Originally created 05/12/05

Airlines may go Chapter 11 route



WASHINGTON -- Now that United Airlines and US Airways have been granted bankruptcy court approval to terminate their pension obligations, competitive pressure is mounting on other struggling carriers to seek relief.

Industry officials and analysts said they don't expect other carriers to file for bankruptcy merely to shed the cost of underfunded pension plans.

But they warned that airlines faced with severe financial troub¤les might be a little more inclined to seek a Chapter 11 reorganization, given the precedent established by US Airways Group Inc. and United's parent company, UAL Corp.

"It could help tip the scales," said Phillip Baggaley, Standard & Poor's airline analyst.

A bankruptcy judge on Tuesday authorized UAL to dump four pension plans and shift $6.6 billion in pension obligations to Pension Benefit Guaranty Corp., a government agency, as a way of reducing its costs. Bankrupt US Airways previously terminated nearly $1 billion in pension obligations.

Several airlines that hope to avoid bankruptcy already are lobbying Congress for pension reform that would allow them to freeze their current obligations outside Chapter 11, while giving them more time to meet large - and growing - funding shortfalls. On Wednesday, flight attendants at American Airlines, a unit of AMR Corp., gathered in Washington to lobby for such reform.

Even though passenger traffic is rising, the bulk of the industry is suffering in a big way because of soaring fuel prices, unprofitably cheap fares and fierce competition from low-cost carriers. Losses have exceeded $30 billion since 2001, and U.S. carriers are on pace to lose an additional $5 billion in 2005, analysts estimate.

Delta Air Lines Inc. tops the list of U.S. airlines with underfunded pensions, with a deficit of $5.3 billion, according to S&P. The funding deficit is $3.8 billion at Northwest Airlines Corp., $2.7 billion at American Airlines and $1.6 billion at Continental Airlines Inc.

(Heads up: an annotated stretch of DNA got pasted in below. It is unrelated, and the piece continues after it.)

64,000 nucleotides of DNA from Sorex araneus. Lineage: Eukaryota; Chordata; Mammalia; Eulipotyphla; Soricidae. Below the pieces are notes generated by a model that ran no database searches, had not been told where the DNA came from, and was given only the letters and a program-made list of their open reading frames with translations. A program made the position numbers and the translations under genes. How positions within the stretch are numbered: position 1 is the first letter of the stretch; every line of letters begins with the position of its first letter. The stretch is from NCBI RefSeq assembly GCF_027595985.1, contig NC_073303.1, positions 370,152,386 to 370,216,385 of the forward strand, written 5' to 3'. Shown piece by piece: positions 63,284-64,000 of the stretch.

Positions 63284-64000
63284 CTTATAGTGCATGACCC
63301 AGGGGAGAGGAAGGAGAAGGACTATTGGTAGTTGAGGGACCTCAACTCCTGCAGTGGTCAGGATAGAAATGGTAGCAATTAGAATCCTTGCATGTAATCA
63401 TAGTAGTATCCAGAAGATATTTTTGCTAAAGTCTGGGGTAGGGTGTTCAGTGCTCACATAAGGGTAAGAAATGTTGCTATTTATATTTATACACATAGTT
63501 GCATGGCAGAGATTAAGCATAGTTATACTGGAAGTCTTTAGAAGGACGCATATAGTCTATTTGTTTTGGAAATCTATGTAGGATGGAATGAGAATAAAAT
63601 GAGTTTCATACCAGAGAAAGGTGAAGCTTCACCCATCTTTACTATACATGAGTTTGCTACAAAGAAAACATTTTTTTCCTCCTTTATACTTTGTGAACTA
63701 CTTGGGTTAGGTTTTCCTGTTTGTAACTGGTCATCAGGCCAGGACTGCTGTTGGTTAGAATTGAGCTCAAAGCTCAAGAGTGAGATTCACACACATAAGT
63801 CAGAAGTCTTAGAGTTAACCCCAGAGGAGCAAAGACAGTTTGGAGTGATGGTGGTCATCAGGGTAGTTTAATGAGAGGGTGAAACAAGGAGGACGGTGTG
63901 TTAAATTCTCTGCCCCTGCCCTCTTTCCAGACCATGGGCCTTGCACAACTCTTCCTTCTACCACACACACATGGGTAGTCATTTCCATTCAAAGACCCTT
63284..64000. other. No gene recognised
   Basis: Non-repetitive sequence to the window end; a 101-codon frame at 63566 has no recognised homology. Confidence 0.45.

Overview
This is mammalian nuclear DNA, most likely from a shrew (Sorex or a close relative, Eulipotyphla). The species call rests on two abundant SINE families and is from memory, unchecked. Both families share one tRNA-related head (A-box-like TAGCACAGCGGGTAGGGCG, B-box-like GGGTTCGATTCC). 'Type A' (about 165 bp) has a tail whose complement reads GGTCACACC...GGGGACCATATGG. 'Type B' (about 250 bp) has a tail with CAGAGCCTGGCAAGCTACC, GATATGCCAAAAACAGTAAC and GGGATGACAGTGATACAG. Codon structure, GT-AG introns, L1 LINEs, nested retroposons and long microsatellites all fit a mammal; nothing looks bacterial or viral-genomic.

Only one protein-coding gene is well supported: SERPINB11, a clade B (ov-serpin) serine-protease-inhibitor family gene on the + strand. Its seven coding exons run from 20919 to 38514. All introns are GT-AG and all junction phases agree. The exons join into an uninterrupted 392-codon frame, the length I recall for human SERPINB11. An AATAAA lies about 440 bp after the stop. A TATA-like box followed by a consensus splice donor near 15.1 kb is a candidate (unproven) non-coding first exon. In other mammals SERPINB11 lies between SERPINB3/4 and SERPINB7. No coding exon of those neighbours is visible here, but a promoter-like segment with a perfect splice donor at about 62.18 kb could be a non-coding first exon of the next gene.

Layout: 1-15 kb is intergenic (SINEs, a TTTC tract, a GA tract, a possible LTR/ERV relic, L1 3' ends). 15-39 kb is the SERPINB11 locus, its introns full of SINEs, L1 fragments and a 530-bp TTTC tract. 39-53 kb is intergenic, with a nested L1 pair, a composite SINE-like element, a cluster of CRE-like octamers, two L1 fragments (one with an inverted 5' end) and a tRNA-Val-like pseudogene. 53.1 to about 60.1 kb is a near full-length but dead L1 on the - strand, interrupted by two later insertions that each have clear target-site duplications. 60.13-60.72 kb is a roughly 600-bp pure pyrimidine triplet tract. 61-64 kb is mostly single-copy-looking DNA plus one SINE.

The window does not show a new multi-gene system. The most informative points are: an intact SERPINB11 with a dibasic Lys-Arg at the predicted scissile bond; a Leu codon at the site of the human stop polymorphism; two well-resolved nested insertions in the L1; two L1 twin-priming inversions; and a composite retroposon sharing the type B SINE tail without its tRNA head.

By contrast, profitable low-cost airlines such as Southwest Airlines Co. and JetBlue Airways Corp. have defined contribution plans, such as 401(k)s, meaning they don't have pension funding gaps. They also run operations that are vastly more efficient in terms of how employees and aircraft are deployed.

"The Southwests and JetBlues are the industry benchmark," said John Heimlich, chief economist at the Air Transport Association, a Washington-based industry group. By shedding its pension obligations, "United has found one way to get closer to that benchmark."

Mr. Heimlich said he expects non bankrupt carriers to take a hybrid approach to solving the problem, lobbying Congress for pension reform while working with employee groups.

There is nothing in the federal law that covers pension benefit plans, the Employee Retirement Income Security Act, that says a company must file for Chapter 11 in order to freeze a pension plan and hand over the obligations to the federal pension benefit agency.

But as a practical matter, it isn't likely to happen any other way, lawyers and benefits specialists said.

William J. Rochelle, a bankruptcy lawyer with Fulbright and Jaworski in New York, said Congress needs to devise some way for airlines and other businesses, such as automakers and truckers, to lighten their pension burden outside of bankruptcy court, where workers' retirement benefits are quite likely to be gutted at the hands of banks and other creditors.

James F. Hendricks, a senior partner at the law firm Fisher & Phillips LLP in Chicago, said he expects airline executives to work very hard for some kind of compromise from Congress so that they can avoid handing over their fates to creditors, who might just seek liquidation.

"I don't think any airline wants to go into bankruptcy," said Mr. Hendricks, who represents companies negotiating with labor groups. "The question is, will they be forced to?"